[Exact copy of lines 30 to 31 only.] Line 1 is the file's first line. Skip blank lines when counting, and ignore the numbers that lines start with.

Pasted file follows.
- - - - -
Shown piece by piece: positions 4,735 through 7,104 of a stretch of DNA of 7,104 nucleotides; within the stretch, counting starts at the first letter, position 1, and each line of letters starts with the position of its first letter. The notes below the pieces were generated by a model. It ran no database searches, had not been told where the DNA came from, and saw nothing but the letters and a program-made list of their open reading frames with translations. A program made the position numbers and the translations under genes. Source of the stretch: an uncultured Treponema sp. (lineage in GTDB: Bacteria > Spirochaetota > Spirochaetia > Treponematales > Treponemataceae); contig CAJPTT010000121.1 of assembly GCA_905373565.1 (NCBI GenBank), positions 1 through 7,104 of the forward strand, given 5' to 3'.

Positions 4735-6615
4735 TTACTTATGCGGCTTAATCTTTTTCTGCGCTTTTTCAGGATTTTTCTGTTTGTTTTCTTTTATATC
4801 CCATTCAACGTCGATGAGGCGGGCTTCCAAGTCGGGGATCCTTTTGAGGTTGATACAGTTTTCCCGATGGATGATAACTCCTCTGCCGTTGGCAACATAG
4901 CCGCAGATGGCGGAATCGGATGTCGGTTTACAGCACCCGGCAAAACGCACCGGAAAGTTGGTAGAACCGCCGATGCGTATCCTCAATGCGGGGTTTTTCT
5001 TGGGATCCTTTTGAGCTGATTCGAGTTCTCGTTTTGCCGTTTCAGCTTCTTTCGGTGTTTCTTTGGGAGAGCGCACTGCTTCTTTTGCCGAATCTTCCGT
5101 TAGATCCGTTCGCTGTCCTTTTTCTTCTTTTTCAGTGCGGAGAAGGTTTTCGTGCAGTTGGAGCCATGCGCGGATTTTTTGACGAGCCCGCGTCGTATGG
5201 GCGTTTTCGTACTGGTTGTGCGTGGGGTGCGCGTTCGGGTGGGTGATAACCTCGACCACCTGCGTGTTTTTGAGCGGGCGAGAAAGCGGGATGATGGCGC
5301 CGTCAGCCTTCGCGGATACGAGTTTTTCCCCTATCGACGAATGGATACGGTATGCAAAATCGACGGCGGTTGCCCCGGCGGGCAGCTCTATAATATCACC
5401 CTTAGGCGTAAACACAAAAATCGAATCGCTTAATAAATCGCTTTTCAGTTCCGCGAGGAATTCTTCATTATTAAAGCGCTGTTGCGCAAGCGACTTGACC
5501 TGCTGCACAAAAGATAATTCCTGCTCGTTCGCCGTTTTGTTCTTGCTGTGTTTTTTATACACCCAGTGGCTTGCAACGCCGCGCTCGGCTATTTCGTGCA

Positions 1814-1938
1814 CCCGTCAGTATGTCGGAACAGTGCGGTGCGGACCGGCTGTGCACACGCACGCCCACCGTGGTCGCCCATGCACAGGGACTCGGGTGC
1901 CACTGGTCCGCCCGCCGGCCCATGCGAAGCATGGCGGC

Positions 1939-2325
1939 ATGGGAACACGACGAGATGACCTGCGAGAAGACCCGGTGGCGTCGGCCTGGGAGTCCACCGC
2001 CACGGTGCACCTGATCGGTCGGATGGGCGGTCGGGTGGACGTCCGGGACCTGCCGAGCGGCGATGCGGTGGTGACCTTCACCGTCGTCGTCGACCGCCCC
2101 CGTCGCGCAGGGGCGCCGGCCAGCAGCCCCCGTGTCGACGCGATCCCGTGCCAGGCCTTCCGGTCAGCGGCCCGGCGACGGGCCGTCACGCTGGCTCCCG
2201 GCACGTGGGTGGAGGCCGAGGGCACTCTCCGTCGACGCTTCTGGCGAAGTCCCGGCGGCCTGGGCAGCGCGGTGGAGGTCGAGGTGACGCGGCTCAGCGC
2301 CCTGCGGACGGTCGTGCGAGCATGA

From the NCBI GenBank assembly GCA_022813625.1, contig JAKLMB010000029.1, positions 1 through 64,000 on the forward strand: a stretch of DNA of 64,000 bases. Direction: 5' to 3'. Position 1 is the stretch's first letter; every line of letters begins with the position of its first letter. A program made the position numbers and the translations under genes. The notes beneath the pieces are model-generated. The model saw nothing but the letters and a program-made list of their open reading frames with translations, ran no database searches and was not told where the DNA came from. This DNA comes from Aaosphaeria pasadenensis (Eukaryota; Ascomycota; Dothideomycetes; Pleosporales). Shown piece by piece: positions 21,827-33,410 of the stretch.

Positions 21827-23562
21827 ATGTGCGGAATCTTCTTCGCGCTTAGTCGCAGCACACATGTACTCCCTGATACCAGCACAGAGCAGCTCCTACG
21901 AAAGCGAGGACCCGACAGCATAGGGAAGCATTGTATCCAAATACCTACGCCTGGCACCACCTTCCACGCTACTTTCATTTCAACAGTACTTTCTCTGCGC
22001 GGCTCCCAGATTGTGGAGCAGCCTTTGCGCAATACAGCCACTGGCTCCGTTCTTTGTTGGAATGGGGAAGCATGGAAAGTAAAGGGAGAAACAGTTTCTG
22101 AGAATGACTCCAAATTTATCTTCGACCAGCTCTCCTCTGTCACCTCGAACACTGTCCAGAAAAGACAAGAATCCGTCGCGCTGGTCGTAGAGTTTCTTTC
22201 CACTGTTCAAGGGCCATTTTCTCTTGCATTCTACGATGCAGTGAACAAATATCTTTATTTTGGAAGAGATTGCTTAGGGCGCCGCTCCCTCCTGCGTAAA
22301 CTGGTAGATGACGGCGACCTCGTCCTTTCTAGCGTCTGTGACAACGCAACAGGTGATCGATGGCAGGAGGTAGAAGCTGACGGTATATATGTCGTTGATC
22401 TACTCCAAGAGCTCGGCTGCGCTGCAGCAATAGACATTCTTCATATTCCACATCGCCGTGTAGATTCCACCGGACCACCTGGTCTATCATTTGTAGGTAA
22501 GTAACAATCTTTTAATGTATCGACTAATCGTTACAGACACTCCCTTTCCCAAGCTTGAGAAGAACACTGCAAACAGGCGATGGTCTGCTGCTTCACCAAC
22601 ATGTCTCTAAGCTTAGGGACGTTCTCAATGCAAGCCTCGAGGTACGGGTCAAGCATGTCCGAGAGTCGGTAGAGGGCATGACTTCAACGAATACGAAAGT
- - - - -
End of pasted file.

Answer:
22501 GTAACAATCTTTTAATGTATCGACTAATCGTTACAGACACTCCCTTTCCCAAGCTTGAGAAGAACACTGCAAACAGGCGATGGTCTGCTGCTTCACCAAC
22601 ATGTCTCTAAGCTTAGGGACGTTCTCAATGCAAGCCTCGAGGTACGGGTCAAGCATGTCCGAGAGTCGGTAGAGGGCATGACTTCAACGAATACGAAAGT